The history of the Northwestern Virginia Railroad set a pattern for the subsequent expansion of the Baltimore and Ohio and was followed by other roads as well in the great post-Civil War railroad boom. By forming new corporations, the parent company could use local enthusiasm for the railroad to circumvent the antagonism of state legislatures against corporations chartered in competing states. Flotation of new stock issues was also a better way for companies such as the B&O to raise capital. Increasing capital shares and the issuance of second mortgage bonds by the parent company was less desirable since the markets for such issues were appreciably less due to heavy fixed capital expenditures. Through subsidiary companies, such as the Northwestern Virginia, it could advance large sums toward new construction without endangering its own credit, while, at the same time, reserving effective control. While the origins of this technique have not been adequately traced (it is very likely that they had British antecedents), the case of the Northwestern Virginia must certainly be one of the earliest examples in this country. It emerged from the political and economic crucible of the route controversy between the Baltimore and Ohio and the city of Wheeling. Its subsequent spread indicates its effectiveness as a tool of management as the concept of an all-rail system gained currency.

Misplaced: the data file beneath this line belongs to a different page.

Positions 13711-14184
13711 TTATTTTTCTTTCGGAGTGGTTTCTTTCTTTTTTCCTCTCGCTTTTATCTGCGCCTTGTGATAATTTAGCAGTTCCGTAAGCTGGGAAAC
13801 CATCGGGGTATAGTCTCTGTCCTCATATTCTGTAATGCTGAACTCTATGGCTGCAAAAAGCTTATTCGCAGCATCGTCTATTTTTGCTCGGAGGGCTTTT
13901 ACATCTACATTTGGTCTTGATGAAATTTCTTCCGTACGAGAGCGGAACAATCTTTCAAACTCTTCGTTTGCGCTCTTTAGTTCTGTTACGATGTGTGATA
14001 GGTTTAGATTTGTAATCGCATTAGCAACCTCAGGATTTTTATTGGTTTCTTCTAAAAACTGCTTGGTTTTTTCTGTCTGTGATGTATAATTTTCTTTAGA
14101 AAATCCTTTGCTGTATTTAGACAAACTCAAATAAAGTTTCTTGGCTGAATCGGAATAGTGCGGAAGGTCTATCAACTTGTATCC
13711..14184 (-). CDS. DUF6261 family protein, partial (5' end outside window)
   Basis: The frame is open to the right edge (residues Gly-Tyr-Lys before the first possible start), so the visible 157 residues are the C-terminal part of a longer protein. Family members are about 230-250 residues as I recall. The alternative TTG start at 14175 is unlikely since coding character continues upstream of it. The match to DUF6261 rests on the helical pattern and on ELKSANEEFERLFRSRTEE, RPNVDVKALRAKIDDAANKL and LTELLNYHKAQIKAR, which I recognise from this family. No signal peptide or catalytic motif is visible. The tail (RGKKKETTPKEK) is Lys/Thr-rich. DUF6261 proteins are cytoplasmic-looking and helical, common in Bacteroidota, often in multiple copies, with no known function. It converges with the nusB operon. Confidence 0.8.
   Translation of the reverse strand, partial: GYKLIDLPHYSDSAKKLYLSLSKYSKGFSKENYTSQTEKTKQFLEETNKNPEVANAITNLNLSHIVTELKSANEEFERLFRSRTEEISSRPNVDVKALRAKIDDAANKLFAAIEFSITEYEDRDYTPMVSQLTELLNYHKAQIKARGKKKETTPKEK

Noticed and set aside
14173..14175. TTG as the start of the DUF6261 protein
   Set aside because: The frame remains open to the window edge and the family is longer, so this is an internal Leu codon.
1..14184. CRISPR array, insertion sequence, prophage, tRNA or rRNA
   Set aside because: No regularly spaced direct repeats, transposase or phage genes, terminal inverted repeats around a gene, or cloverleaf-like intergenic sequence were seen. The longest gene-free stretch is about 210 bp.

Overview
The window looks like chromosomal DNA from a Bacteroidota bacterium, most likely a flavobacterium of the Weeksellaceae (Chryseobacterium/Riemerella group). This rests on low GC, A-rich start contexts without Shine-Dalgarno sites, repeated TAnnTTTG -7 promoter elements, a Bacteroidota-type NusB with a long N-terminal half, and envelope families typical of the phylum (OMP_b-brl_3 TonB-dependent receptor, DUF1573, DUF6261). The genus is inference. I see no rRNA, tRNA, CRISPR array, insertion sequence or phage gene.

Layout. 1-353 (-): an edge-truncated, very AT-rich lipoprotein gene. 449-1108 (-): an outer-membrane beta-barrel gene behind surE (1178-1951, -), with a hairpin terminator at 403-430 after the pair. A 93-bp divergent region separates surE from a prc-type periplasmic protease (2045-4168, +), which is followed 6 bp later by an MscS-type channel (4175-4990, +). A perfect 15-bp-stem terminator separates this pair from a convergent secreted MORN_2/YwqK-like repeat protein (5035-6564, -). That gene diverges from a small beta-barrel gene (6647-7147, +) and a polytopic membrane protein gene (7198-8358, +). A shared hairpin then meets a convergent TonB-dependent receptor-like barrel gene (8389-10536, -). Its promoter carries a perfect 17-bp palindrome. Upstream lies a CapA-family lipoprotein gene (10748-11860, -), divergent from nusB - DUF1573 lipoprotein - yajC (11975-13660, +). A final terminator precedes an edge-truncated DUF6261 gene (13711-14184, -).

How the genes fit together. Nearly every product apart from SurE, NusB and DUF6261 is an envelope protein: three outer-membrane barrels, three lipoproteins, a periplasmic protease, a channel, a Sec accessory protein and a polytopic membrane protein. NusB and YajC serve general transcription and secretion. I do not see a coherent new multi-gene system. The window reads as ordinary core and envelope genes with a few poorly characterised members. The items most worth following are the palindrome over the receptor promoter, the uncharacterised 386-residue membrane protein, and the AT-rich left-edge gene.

Construction of the Northwestern Virginia Railroad from Grafton to Parkersburg was a true challenge to the techniques which Latrobe and his aids had evolved on the road west of Cumberland. Threading the line though more than a hundred miles of difficult mountainous terrain called for numerous tunnels and bridges. A workshop was needed to supply the materials for such structures, and, consequently, one of the first projects of the new company was the erection of the machine shop and foundry at Grafton. The reason given by Latrobe for the location at Grafton was its nearness to the two major bridges which would have to be erected; but the size and permanence of the building clearly reveal that it was intended to be the nucleus of a major repair center. Built during the course of 1853, it was equipped and operating early in 1854. In that year, the masonry piers for the bridge over the Tygart's Valley River were complete and those for the Monongahela River Bridge at Clarksburg nearly so. The shop was fitted out with the necessary machinery, "forge, lathes, screw cutters, planing machines, etc.," and began turning out wrought and cast iron members for the superstructures.